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Questions and Answers about Proposition 70:

What is Proposition 70?
Proposition 70 is an initiative that gives tribes a 99-year monopoly on gaming and allows for an unlimited expansion of casino gaming in major urban and suburban areas across California. It will appear on the November 2, 2004 General Election ballot.

Why should I oppose Prop 70?
By voting NO on Prop 70, you protect Governor Schwarzenegger's recently negotiated compacts with several gaming tribes which will add $1 billion to the state's bottom line this year alone and hundreds of millions more every year. Additionally, you effectively stop unlimited casino gaming in major urban and suburban areas across California and ensure that tribes mitigate environmental, public safety and other effects in the future.

Who's behind Prop 70?
While more than 60 California Indian tribes operate casinos, just one tribe - the Agua Caliente Band of Cahuilla Indians - drafted Prop 70.

Who Opposes Prop 70?
Prop 70 is opposed by more than 300 law enforcement, public safety, education, environmental and taxpayer leaders and organizations, including Governor Arnold Schwarzenegger, California Police Chiefs Association, California State Sheriffs' Association, California District Attorneys Association, California State Association of Counties, League of California Cities, California State Building Trades Council, Unite HERE!, and the California Taxpayer Protection Committee, among others.

Doesn't Proposition 70 ensure that Indian casinos pay their fair share of revenues?
No. The measure does not allow for the state to audit the books of the Indian casinos. This means we will never know if they are paying their fair share or not. They could end up paying next to nothing. Further, if the corporate tax provisions in Proposition 70 are found to be preempted by federal law and severed from the initiative, the tribes would enjoy a 99-year monopoly over casino gaming activities and would not be required to make any payments to the state. It's a sweetheart deal for the tribes bankrolling the measure, but a raw deal for the rest of us.

Will Prop 70 result in an expansion of gaming?
Yes. Prop 70 requires the California Governor to approve every single request for casino gambling that crosses his desk - within 30 days. The approval of this initiative would encourage casino gambling operations in virtually every county in California and there would be no limit on the location or size of these casinos or the number of gaming machines and tables they could operate.

Does this measure give a monopoly to Indian tribes to operate casino gaming in California?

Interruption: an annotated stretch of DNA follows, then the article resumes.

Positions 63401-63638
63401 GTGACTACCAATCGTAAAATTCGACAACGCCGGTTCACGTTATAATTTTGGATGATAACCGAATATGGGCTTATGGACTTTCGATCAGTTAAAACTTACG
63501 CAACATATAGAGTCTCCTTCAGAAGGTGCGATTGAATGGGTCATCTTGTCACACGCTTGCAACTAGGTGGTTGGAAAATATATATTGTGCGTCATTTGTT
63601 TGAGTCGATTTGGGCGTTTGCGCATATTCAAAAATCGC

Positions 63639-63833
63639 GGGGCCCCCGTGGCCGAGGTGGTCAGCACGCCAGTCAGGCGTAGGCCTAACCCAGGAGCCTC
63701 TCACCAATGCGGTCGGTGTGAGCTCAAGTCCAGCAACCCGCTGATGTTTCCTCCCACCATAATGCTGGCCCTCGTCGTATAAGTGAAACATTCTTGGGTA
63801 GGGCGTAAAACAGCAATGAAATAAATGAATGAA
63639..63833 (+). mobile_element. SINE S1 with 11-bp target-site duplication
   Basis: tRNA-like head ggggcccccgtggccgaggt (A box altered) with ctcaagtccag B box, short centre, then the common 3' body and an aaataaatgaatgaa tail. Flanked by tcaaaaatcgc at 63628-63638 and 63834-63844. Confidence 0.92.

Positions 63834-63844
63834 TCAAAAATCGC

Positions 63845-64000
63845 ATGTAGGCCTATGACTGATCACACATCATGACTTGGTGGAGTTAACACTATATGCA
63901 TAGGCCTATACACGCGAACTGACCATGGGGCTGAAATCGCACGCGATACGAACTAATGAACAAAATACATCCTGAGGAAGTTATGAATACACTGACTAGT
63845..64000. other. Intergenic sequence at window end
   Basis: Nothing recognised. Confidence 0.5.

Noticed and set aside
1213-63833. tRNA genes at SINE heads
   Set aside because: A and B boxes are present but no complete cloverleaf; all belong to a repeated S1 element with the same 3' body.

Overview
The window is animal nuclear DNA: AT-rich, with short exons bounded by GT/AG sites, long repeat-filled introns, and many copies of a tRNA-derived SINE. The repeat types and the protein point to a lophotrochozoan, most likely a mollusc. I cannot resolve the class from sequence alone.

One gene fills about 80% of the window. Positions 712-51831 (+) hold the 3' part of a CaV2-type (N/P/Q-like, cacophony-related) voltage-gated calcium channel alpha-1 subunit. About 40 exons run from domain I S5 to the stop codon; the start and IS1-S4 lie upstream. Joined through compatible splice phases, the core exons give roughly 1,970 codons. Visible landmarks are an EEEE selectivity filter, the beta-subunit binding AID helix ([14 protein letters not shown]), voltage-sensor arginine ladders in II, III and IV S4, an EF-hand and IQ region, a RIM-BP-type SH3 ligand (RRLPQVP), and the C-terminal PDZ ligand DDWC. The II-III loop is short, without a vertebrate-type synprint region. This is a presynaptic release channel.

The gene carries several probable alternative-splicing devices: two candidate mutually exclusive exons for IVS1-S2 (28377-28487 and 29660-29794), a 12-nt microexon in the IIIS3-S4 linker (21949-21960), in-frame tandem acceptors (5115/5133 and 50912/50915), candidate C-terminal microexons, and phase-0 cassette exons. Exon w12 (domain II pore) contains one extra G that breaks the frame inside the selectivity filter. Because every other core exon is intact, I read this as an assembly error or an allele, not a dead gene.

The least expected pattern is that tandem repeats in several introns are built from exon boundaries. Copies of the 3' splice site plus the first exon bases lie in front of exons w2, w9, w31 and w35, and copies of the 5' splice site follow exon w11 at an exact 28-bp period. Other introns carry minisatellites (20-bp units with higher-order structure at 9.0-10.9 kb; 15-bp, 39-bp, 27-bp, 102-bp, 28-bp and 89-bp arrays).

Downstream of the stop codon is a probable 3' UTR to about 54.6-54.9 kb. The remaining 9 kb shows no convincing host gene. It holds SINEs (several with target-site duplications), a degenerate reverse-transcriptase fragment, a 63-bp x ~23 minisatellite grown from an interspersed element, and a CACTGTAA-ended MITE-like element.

Yes. Prop 70 grants a 99-year monopoly to tribes for the operation of casino gaming in our state. When problems arise with the provisions of Prop 70 -- which will inevitably happen -- California will be virtually powerless to deal with those problems because they are locked into place by this initiative.

Does Prop 70 provide any benefit to local government to deal with all the problems caused by Indian casinos?
No. Local communities across California have suffered from problems with traffic congestion, crime and environmental contamination as a result of Indian casinos. Prop 70 does not require tribes to negotiate with local governments and provides almost no money to mitigate these impacts. Tragically, Prop 70 provides local communities with no vote, no voice, and no way to pay for the government services casinos require.

Does Proposition 70 provide for any oversight or regulation of casino gambling?
No. Tribes who opt for new or amended Prop 70 compacts are already largely exempt from state and local laws that protect casino patrons, workers and the local community. The state has no authority to oversee casino operations to make sure customers and tribal members are treated fairly. For the most part, health and safety rules, including local building codes and food safety laws, don't apply to tribal casinos. They don't have to pay state minimum wage, comply with workplace safety rules or pay state workers compensation benefits. State and local authorities have little power to investigate money laundering, skimming or other crimes related to casino activity.

Why shouldn't Indian tribes be allowed to operate casinos on their land? Hasn't gaming helped the tribes achieve economic self-sufficiency?
Casino gambling by Indian tribes is a right guaranteed by federal law and no tribe needs Proposition 70 to conduct legal gaming on their land. So far, more than 60 California tribes have negotiated compacts with the state that allows these tribes to conduct legal gaming operations. Proposition 70 circumvents this process by forcing California's governor to rubber stamp every request by every tribe to build a casino anywhere they own land with no requirement that the concerns of local communities be mitigated or the cost of providing local government services be compensated.

How will Proposition 70 affect recently negotiated agreements?
For years, Indian gaming tribes have paid almost nothing to state or local governments. But now, Governor Schwarzenegger has negotiated new agreements with many tribes that are a winner for tribes and taxpayers. Proposition 70 effectively destroys these agreements.

What happens if Prop 70 is defeated - will tribes lose their right to operate casinos?
No. Tribes with existing gaming agreements can keep them, or they can negotiate new agreements with Governor Schwarzenegger, just as several tribes have already done. Those tribes without existing agreements can also negotiate agreements with the governor.


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No on Propositions 68 and 70 - Governor Schwarzenegger's Committee for Fair Share Gaming Agreements with major funding from Governor Schwarzenegger's California Recovery Team. FPPC ID# 1266181